August 9, 1999 Leave a comment
-Dick Lipez, RPCV Ethopia
WHY?, a lesbian or gay man might reasonably ask, should I join the Peace Corps when there’s so much important work to be done at home? The gains of the gay movement in recent decades and the larger cause of American social justice are under constant threat from the right, so wouldn’t leaving the country for two years be copping out? And on a purely personal level, after surviving the ordeal of coming part or all of the way out of the closet with my faculties more or less intact, would I then perhaps have to go back in again. Might the Peace Corps send me, say, to a country where the penalty for homosexual acts is being flung off a cliff? What’s in it for me? What’s in it for my country? What’s in it for somebody else’s country?
One good answer to these fair questions is, gay people should and do join the Peace Corps for the same reasons straight people should and do. All the propaganda about the Peace Corps being the toughest job you’ll ever love is true. Plunging into an endeavor so complicated and then discovering that you can survive or even master it is exhilarating. As a liberating experience, it ranks up there with coming out. What’s more, a gay persons joining is good for the United States in the way it presents our best face to the world – helpful, caring, democratic – and in making you a wiser citizen when you get home. The 140,000 former PCVs are a great national asset. As for the good you’ll do overseas, the Peace Corps tries to place volunteers in useful jobs where they can help solve problems in societies that are even in bigger trouble than ours is, and surprisingly often the Peace Corps succeeds at this.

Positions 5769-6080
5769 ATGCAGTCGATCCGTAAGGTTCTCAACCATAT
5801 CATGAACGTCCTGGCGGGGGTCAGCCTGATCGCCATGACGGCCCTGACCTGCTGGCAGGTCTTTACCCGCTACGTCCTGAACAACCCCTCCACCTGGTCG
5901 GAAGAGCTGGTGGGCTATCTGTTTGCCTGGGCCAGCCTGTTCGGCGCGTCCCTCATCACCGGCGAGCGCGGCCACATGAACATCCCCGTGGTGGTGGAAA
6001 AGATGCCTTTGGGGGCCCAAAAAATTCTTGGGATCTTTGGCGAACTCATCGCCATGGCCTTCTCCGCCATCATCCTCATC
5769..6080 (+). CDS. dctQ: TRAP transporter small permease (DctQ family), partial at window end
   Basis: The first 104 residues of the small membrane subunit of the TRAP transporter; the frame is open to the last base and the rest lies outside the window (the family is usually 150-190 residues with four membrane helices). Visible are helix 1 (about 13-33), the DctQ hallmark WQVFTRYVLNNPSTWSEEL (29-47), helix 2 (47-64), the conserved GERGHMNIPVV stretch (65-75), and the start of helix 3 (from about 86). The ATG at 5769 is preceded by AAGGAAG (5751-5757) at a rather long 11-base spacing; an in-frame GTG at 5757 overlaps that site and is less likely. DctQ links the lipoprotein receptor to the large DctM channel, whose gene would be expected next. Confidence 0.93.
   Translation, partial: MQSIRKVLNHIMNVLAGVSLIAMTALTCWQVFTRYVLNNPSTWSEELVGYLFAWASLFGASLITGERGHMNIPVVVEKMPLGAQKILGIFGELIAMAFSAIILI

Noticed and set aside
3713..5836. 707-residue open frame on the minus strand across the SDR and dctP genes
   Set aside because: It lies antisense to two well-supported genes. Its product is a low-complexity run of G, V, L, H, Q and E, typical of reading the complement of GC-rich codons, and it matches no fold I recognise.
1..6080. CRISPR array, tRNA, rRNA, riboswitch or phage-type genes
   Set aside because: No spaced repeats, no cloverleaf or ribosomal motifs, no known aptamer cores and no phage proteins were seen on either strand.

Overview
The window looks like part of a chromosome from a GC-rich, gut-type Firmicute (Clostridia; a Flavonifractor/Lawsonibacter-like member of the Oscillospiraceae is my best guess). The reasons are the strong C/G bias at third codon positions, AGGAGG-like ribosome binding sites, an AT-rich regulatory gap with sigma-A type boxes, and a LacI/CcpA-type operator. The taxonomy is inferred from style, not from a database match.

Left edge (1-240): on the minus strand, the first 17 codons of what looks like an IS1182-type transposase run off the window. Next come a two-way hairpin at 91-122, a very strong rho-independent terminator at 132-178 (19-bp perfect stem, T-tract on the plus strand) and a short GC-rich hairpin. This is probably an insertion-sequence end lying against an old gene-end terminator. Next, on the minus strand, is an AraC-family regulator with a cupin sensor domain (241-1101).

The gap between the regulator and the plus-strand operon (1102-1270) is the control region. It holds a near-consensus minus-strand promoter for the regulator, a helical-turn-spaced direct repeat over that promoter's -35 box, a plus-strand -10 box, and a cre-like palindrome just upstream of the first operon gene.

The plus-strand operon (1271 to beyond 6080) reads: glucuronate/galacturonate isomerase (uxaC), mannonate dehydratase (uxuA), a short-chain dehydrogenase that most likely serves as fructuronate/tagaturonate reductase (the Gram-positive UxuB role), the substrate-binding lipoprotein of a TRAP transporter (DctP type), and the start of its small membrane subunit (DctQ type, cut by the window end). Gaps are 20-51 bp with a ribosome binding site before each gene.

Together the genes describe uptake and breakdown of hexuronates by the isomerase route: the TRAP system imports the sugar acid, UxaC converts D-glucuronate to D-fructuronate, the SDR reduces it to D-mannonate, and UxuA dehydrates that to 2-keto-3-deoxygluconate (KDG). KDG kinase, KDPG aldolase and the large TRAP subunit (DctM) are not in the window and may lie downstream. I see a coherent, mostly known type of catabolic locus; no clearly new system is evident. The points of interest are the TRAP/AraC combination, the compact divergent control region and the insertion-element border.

It can be argued that lesbians and gay men especially should join the Peace Corps. Trying not to sound too much like a gay chauvinist, let me nonetheless assert that many gay people possess, in abundance, skills and qualities that the Peace Corps badly needs. Technical and linguistic skills are important in Peace Corps assignments, but adaptability is the essential trait. Are gay people adaptable? Oh yes. Otherwise many of us wouldn’t have survived past seventh grade gym class or that painful first high school dance. Oddly – and sadly – one of the satisfactions of Peace Corps life is feeling like a stranger in society because you actually are one. But you can learn to be the best kind of stranger, one who’s helpful, appreciative, and appreciated.
The Peace Corps is nondiscriminatory and welcomes lesbian and gay volunteers. But it also respects the mores and values of the societies it works in, so sometimes sacrifices are involved. Just as you might have to give up some physical ease for a larger cause, being lesbian or gay in the Peace Corps can mean living a life of greater discretion than you might be used to. Still in some places, gay volunteers can hook up with fledgling gay groups and serve the cause that way. Or they can serve it more quietly by coming out with their most trusted colleagues in and out of the Peace Corps. We are everywhere, and its good for people to know this.
Any lesbian or gay man who flies off to remotest Tirana or Dembidollo for two years needn’t feel guilty about abandoning the struggle at home. You’ll come back with coping skills you never dreamed you had, and with renewed commitment to the cause of human rights. And while the Peace Corps is not primarily a dating service, the chances are you’ll meet more like-minded gay people in the Peace Corps than you will through the classifieds or at the local watering hole. Gay men and lesbians who light out for real watering holes for a couple of years are nearly always thankful they did. For gays and straights, the Peace Corps comes as a revelation. So many countries, so little time. ©Dick Lipez.